The President of the Board of Directors of Sustainable Development Technologies Canada (SDTC), Annette Verschuren, has announced her departure a few days after the disclosure of an investigation by the ethics commissioner. Appointed by the Liberal government in 2019, Verschuren informed Canadian Federal Minister of Innovation, Science, and Industry François-Philippe Champagne of her decision to step down on December 1.
Verschuren faced criticism from MPs across party lines after acknowledging her involvement in approving a payment exceeding $200,000 in subsidies to a private firm she leads. During recent testimony before a parliamentary committee, she revealed that in 2020 and 2021, she advocated for additional financing to companies that had already secured agreements with SDTC. This $40 million funding initiative aimed to assist businesses financially impacted by the COVID-19 pandemic.
As a result of this decision, NRStor, an energy storage company led by Verschuren since 2012, received an additional $217,000. She clarified to the committee that her annual salary from NRStor is $120,000 and defended her actions by stating that NRStor did not receive preferential treatment, as approximately 100 other companies received similar additional funding during the pandemic.
In response to a request from the Conservative Party, ethics commissioner Konrad von Finckenstein confirmed an investigation into whether Verschuren had placed herself in a conflict of interest. During the committee questioning, Verschuren asserted that she had obtained a legal opinion supporting the decision to provide additional financing to companies, including NRStor.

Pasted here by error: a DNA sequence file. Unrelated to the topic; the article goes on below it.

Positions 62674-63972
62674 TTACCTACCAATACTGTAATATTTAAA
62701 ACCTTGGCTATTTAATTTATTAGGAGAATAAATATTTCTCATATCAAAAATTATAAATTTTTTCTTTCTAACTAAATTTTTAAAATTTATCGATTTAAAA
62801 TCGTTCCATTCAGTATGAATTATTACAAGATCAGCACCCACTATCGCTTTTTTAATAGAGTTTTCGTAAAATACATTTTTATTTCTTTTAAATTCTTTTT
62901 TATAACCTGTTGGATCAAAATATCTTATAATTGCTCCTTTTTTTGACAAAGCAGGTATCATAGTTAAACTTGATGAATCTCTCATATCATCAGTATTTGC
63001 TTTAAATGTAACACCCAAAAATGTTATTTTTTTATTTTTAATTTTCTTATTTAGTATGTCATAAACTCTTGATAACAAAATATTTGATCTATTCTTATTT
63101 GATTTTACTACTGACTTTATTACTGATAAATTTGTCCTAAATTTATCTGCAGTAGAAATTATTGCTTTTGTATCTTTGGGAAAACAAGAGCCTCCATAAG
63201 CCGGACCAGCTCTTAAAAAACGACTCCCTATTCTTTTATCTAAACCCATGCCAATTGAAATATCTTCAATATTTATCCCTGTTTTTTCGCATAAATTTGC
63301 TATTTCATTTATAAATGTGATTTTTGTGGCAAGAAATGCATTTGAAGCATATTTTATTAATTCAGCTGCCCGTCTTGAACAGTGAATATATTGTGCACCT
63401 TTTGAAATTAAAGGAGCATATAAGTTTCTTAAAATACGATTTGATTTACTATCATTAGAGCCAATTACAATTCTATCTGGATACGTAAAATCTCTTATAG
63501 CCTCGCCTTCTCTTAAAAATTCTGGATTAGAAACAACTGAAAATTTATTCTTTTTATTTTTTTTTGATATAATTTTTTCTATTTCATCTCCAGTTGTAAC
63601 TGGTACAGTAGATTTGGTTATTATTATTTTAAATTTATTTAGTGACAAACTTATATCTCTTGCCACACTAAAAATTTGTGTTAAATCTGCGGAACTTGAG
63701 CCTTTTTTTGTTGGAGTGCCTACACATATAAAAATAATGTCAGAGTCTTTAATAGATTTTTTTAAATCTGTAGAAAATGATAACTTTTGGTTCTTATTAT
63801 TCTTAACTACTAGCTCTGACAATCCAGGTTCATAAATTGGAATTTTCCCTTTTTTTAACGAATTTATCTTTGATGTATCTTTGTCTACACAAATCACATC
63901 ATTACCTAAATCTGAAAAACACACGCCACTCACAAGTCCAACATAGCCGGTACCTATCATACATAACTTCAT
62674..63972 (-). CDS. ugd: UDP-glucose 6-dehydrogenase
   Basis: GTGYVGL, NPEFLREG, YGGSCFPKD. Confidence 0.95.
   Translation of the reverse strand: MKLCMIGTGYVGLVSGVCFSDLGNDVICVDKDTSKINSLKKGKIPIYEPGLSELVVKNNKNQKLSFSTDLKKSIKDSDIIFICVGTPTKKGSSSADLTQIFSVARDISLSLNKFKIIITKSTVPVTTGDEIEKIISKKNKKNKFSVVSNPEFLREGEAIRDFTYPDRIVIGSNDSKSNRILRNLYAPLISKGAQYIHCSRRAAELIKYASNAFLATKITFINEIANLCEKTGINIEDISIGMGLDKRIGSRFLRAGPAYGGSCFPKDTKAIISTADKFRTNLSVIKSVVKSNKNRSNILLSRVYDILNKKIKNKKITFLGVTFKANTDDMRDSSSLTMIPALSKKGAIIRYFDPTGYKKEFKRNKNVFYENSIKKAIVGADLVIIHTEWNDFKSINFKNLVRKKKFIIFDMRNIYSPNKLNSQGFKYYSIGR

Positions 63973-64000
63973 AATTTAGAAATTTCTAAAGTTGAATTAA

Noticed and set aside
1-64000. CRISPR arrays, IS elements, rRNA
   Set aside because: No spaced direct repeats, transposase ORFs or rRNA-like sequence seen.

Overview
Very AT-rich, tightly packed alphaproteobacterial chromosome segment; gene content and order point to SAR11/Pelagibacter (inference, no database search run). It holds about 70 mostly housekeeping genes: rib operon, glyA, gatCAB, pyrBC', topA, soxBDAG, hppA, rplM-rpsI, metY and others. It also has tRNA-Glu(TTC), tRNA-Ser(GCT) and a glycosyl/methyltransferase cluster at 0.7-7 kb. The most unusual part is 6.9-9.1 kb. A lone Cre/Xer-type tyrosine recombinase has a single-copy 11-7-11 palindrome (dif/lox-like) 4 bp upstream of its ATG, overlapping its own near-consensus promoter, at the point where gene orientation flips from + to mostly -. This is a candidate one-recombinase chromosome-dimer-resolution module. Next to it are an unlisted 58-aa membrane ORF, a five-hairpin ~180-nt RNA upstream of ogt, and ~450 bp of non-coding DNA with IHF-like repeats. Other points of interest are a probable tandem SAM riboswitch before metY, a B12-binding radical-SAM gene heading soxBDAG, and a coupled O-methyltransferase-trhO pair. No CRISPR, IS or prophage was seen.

SDTC, responsible for financing small- and medium-sized businesses in environmental technologies with a mandate to distribute $1 billion in federal funding over five years, had previously come under scrutiny for HR and fund management issues following a whistleblower’s complaint. A report from Raymond Chabot Grant Thornton highlighted various failures, including in conflict of interest management.
In her resignation letter, Verschuren maintained that there was no clear evidence of wrongdoing or misconduct by SDTC. She acknowledged the need for continuous improvement, stating, “These evaluations have provided useful recommendations for improving procedures, which we wholeheartedly accept. We can always do better.”
Notably, Leah Lawrence, the President and CEO of SDTC, had resigned on Nov. 10, citing a sustained and malicious campaign to undermine her leadership in media reports and testimony before House of Commons committees. In a letter to the board of directors, Lawrence expressed concerns about her ability to lead the organization but emphasized her desire for its success.
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